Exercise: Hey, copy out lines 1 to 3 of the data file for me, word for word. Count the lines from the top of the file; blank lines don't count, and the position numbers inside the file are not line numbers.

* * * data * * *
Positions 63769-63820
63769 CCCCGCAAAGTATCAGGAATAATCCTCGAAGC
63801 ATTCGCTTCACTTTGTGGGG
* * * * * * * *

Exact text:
Positions 63769-63820
63769 CCCCGCAAAGTATCAGGAATAATCCTCGAAGC
63801 ATTCGCTTCACTTTGTGGGG